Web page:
My Mother’s Kitchen Cooked Up Confidence

Faith Bottum and her mother Lorena Bottum in Washington, April 25, 2000.


Photo:

Joseph Bottum

My mother taught me to cook—with a patience that, as I look back now, seems nearly holy. Maybe because of the let’s-get-this-done mindset that led me to major in engineering, I have always valued efficiency. In cooking that means perfectly chopped vegetables in their respective bowls. Color-coordinated knives for different meats. The spices arranged in proper order before cooking begins. A precise scale for weighing ingredients just as the recipe says.

It turns out that’s not how good cooking works. My mother isn’t exactly carefree in the kitchen, but compared with my own anxiety about precision, her intuition seems aggravatingly breezy and calm. She just knows when food is done. While I would stand watching the kitchen clock, she’d call out casually from the living room that the bread was ready. And she was always right. How is an engineer supposed to learn that skill?

My mother taught me to sew as well. In the abstract, sewing is a better fit for people with an engineering slant of mind. Thread the bobbin, following the sewing-machine instructions. Pin the thin manila paper on to the cloth, as the pattern’s instructions say. And there you are.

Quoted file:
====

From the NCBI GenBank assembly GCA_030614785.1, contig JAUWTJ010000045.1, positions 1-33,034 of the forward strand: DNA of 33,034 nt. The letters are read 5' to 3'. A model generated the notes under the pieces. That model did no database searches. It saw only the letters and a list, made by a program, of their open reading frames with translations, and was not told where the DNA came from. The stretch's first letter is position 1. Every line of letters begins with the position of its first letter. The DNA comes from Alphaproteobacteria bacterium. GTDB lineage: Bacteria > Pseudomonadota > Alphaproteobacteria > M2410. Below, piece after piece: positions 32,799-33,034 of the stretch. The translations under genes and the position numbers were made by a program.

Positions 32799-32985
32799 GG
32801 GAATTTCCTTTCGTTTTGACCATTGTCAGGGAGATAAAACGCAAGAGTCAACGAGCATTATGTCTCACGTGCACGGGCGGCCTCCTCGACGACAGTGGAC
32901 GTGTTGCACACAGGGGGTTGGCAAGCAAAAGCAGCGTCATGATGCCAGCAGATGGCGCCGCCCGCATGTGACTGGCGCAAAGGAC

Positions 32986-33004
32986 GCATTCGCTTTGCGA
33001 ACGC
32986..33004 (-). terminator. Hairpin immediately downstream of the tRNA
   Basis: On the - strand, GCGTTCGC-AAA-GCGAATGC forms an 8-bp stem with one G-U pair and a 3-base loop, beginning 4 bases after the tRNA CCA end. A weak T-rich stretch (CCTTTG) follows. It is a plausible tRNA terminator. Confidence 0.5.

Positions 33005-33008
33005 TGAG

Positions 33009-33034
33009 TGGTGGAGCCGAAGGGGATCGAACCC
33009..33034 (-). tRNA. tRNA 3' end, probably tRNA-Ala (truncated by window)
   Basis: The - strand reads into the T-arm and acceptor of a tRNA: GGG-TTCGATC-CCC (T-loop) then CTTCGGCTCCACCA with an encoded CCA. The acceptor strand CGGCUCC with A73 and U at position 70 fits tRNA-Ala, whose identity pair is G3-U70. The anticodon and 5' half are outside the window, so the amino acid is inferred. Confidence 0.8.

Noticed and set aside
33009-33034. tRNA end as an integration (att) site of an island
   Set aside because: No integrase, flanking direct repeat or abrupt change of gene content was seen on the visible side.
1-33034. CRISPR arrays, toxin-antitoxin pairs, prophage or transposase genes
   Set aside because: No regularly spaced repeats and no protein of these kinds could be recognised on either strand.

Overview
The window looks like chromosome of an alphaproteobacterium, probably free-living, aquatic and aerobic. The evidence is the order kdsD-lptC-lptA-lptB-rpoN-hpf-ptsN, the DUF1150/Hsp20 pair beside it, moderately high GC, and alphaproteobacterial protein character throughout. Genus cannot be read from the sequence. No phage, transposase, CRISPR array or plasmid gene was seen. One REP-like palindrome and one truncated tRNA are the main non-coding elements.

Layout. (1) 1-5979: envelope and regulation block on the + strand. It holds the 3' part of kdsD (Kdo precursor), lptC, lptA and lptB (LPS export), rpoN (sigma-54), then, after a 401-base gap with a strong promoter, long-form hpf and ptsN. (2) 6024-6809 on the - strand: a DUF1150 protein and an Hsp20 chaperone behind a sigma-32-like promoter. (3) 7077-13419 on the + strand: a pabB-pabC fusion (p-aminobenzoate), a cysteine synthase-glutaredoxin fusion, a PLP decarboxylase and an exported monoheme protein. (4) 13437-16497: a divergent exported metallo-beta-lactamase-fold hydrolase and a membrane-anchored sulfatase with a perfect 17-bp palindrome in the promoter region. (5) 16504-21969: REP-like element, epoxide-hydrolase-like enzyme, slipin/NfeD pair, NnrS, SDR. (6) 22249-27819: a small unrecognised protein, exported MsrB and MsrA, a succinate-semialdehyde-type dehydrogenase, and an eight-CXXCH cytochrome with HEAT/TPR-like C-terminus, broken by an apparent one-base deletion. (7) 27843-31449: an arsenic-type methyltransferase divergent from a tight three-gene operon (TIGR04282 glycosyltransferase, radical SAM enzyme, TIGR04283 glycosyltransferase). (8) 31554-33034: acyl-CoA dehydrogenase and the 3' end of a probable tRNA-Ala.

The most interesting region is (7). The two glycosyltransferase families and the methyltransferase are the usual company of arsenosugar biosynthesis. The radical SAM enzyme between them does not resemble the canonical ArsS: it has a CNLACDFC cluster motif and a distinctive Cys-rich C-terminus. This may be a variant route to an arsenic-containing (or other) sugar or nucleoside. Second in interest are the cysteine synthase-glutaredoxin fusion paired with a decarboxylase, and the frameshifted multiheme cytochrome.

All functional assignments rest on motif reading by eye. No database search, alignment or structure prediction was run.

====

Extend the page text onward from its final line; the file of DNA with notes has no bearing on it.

What my mother does seems more instinctual. She showed me how to do things on the fly, looking at a pile of scraps and seeing how to combine them into something beautiful, quirky and fun. She taught me how to sew quickly and smartly, taking in a waist or hemming a pant leg with an easy confidence. She taught me that sewing, like cooking and much else worth doing in life, is more art than science.

Children learn their lessons imperfectly, and I’m still trying to apply all that my mother has taught me. Since I was a toddler, she’s aimed to make me independent, assured and competent—the conditions, she thought, of happiness. And only now do I see how wonderful that training was, and how much more I have to grasp of what she taught me when I was young.

But that’s the condition of all of us, isn’t it? The thing we’re supposed to remember on Mother’s Day? The lessons we learn in school often have finite application. We learn a particular fact or technique. But the lessons we can learn from our mothers are lifelong skills and the deep truths that get richer and more important as the years go by.

Ms. Bottum is the Journal’s Joseph Rago Memorial Fellow.

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Appeared in the May 6, 2022, print edition.

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